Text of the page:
aps might not be thinking merely of her health. It might occur to him that Mr. Crawford had been sitting by her long enough, or he might mean to recommend her as a wife by shewing her persuadableness.
It was presumed that Mr. Crawford was travelling back, to London, on the morrow, for nothing more was seen of him at Mr. Price’s; and two days afterwards, it was a fact ascertained1 to Fanny by the following letter from his sister, opened and read by her, on another account, with the most anxious curiosity:–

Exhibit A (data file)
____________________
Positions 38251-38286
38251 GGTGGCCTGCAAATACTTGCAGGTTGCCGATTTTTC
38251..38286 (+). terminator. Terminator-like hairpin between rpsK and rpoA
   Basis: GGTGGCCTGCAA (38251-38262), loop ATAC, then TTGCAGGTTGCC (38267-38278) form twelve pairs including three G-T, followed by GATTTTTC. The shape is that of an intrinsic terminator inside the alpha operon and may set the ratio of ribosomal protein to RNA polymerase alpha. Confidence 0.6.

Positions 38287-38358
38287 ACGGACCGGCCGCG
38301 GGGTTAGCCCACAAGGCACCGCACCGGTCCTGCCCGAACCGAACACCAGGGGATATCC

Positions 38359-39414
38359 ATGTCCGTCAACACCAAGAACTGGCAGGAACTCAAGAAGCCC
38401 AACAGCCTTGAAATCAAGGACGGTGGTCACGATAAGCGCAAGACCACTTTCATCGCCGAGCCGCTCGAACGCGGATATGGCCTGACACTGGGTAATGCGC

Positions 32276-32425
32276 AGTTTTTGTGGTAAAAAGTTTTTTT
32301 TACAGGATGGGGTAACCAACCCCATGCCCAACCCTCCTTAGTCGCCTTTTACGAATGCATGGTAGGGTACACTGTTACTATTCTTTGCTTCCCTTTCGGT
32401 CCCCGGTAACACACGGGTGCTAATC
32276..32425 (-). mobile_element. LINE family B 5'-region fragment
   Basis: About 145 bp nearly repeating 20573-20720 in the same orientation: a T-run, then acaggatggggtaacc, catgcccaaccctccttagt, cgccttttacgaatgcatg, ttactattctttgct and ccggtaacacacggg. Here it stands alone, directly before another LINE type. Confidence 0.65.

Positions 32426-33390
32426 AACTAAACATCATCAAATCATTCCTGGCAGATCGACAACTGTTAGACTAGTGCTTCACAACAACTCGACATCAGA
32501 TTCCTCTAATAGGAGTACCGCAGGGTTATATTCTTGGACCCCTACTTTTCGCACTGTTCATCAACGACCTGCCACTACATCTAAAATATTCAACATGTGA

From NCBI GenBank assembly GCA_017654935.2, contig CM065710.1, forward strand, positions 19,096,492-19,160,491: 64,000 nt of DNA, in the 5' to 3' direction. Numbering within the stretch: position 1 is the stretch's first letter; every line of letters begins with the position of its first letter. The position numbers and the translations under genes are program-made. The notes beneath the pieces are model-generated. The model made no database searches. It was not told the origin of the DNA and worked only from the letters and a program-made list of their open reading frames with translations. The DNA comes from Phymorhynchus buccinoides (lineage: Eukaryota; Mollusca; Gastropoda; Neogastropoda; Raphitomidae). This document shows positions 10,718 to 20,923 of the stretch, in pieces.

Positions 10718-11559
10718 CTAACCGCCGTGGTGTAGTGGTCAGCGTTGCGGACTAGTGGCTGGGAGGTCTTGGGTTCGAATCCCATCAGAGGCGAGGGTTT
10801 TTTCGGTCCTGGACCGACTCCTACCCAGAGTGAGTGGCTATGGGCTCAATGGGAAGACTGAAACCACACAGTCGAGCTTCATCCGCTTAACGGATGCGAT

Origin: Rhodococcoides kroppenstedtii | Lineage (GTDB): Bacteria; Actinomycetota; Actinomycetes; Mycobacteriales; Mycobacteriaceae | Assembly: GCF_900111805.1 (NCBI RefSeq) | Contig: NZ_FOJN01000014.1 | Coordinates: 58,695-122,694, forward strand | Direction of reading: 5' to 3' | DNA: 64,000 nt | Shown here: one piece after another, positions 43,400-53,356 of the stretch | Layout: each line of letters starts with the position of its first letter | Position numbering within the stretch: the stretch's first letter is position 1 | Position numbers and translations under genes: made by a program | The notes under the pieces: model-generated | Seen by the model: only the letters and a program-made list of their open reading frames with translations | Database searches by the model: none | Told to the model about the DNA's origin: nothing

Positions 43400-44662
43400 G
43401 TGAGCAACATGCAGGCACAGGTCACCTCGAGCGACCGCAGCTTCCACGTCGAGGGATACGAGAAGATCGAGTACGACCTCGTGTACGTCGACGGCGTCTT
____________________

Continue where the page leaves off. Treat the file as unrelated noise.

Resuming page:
“I have to inform you, my dearest Fanny, that Henry has been down to Portsmouth to see you; that he had a delightful2 walk with you to the dockyard last Saturday, and one still more to be dwelt on the next day, on the ramparts; when the balmy air, the sparkling sea, and your sweet looks and conversation were altogether in the most delicious harmony, and afforded sensations which are to raise ecstasy3 even in retrospect4. This, as well as I understand, is to be the substance of my information. He makes me write, but I do not know what else is to be communicated, except this said visit to Portsmouth, and these two said walks, and his introduction to your family, especially to a fair sister of yours, a fine girl of fifteen, who was of the party on the ramparts, taking her first lesson, I presume, in love. I have not time for writing much, but it would be out of place if I had, for this is to be a mere5 letter of business, penned for the purpose of conveying necessary information, which could not be delayed without risk of evil. My dear, dear Fanny, if I had you here, how I would talk to you! You should listen to me till you were tired, and advise me till you were still tired more; but it is impossible to put a hundredth part of my great mind on paper, so I will abstain6 altogether, and leave you to guess what you like. I have no news for you. You have politics, of course; and it would be too bad to plague yo